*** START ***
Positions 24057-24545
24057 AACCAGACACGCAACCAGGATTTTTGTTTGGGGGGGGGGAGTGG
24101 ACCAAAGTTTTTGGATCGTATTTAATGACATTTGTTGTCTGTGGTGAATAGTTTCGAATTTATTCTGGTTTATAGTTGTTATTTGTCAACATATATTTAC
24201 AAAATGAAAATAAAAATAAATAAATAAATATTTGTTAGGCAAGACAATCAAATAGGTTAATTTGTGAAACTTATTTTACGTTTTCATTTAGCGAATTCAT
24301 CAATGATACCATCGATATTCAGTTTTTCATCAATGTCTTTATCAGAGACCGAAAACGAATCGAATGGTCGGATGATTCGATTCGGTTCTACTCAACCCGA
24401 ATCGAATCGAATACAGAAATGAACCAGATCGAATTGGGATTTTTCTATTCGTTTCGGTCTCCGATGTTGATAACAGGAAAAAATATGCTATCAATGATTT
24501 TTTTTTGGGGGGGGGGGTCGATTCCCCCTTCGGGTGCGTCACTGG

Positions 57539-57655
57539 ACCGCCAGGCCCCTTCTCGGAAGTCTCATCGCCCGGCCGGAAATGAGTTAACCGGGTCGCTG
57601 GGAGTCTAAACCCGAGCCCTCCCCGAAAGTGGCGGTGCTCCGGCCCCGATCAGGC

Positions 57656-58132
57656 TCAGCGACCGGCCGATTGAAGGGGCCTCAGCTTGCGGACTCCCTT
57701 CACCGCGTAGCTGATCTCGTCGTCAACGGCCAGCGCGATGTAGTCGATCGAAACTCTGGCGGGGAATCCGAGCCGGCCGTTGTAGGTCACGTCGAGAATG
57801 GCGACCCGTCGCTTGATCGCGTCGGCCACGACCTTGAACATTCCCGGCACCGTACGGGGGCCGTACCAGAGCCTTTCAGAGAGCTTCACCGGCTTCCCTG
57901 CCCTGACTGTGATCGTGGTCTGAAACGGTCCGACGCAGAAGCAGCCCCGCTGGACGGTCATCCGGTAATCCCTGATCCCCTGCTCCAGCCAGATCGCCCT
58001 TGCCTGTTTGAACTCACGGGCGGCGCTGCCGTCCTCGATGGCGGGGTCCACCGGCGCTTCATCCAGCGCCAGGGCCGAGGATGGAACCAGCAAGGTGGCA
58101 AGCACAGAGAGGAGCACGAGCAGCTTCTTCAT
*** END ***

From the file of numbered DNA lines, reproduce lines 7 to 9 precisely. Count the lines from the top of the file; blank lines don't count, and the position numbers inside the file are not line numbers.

24501 TTTTTTGGGGGGGGGGGTCGATTCCCCCTTCGGGTGCGTCACTGG

Positions 57539-57655
57539 ACCGCCAGGCCCCTTCTCGGAAGTCTCATCGCCCGGCCGGAAATGAGTTAACCGGGTCGCTG